Freight trains are running very close to golfers at the US Open

Of all the cool things about this year’s U.S. Open, the coolest is that there are train tracks running alongside the 16th and 17th holes at Chambers Bay on Puget Sound — and freight trains running on them while the golfers are playing.

And the golfers, who usually go ballistic when you step on a twig, are playing through.

Wouldn’t you love to see one of those course marshals holding up the QUIET, PLEASE sign as one of those Union Pacific locomotives rumbles by?

Thus far there haven’t been any reports of an errant Titleist striking one of the trains, or of a Maxfli winding up in a coal hopper. Not even one of Tiger Woods’ Nike One Tours, as badly as he played.

Many old ballparks over the years and even some modern ones, such as Safeco Field in Seattle, have been built near or alongside railroads. Staunch movie fans may recall a scene in “Brewster’s Millions” where a ballgame is interrupted by a train rolling through the outfield.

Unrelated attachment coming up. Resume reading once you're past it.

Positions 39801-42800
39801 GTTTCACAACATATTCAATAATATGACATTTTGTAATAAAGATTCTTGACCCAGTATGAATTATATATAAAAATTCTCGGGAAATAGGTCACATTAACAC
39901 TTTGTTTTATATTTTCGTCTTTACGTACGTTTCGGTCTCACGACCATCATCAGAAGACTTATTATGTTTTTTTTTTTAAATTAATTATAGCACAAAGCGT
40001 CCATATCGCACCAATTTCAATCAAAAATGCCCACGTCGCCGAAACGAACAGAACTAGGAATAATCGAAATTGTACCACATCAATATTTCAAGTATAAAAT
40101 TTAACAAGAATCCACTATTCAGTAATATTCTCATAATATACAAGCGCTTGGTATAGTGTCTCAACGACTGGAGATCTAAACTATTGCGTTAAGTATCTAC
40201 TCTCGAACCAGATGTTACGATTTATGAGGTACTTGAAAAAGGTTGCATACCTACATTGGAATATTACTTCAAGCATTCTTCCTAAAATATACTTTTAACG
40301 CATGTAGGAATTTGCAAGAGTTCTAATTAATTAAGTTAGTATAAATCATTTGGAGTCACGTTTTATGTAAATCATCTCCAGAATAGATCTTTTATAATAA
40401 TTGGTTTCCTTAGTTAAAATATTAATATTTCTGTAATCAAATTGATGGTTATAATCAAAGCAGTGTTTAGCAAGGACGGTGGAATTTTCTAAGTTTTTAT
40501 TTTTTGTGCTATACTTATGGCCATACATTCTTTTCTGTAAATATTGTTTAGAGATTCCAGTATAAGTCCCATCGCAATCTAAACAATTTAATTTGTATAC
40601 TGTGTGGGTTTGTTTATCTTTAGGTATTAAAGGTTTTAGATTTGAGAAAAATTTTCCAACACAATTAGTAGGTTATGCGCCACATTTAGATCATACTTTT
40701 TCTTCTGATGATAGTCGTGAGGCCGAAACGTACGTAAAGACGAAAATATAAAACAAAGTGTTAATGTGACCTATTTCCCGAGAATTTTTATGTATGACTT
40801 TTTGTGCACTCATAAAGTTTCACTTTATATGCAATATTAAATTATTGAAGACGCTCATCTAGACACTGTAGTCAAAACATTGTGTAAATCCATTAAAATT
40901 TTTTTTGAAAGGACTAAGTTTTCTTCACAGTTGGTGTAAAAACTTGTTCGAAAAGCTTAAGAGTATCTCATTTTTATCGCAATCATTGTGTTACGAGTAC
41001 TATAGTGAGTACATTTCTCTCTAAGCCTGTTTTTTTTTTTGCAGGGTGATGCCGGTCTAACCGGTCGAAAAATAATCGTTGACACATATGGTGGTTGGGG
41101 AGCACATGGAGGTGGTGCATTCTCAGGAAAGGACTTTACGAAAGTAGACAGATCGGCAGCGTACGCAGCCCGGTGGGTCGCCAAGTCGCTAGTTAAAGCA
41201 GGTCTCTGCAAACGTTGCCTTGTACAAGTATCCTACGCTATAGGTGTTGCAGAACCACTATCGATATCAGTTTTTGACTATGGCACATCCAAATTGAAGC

Many tales have been told about long home runs that have landed on a passing freight train and wound up who knows where. Few are substantiated.

But last month, a Chicago White Sox prospect named Courtney Hawkins hit a home run for the Double A Birmingham Barons against the Montgomery Biscuits at the exact time a freight train was speeding down the tracks beyond the left-field wall at Montgomery Riverwalk Stadium.

“Hit the train! Hit the train!”

Hawkins said he could hear people in the ballpark yelling … and then the ball did hit the train, right on top. There’s even video, although it’s hard to see where the ball strikes the train.

Supposedly when the ballpark opened, Montgomery mayor Bobby Bright offered $1,000 to any Biscuits player who smacked a home run off a train. No, Courtney Hawkins did not demand to be traded to Mongomery during a pitching change in the seventh inning.

“I’ve come to a lot of Biscuits games over the last seven or eight years and this is the first (ball) I’ve ever seen hit a train,” official scorer Brian Wilson — not that Brian Wilson — told MiLB.com.

“I wish I could tell you that it took a mammoth 600-foot shot to hit it, but really, it was just good timing.”

Las Vegas Review-Journal sports columnist Ron Kantowski can be reached at rkantowski@reviewjournal.com or 702-383-0352. Follow him on Twitter: @ronkantowski

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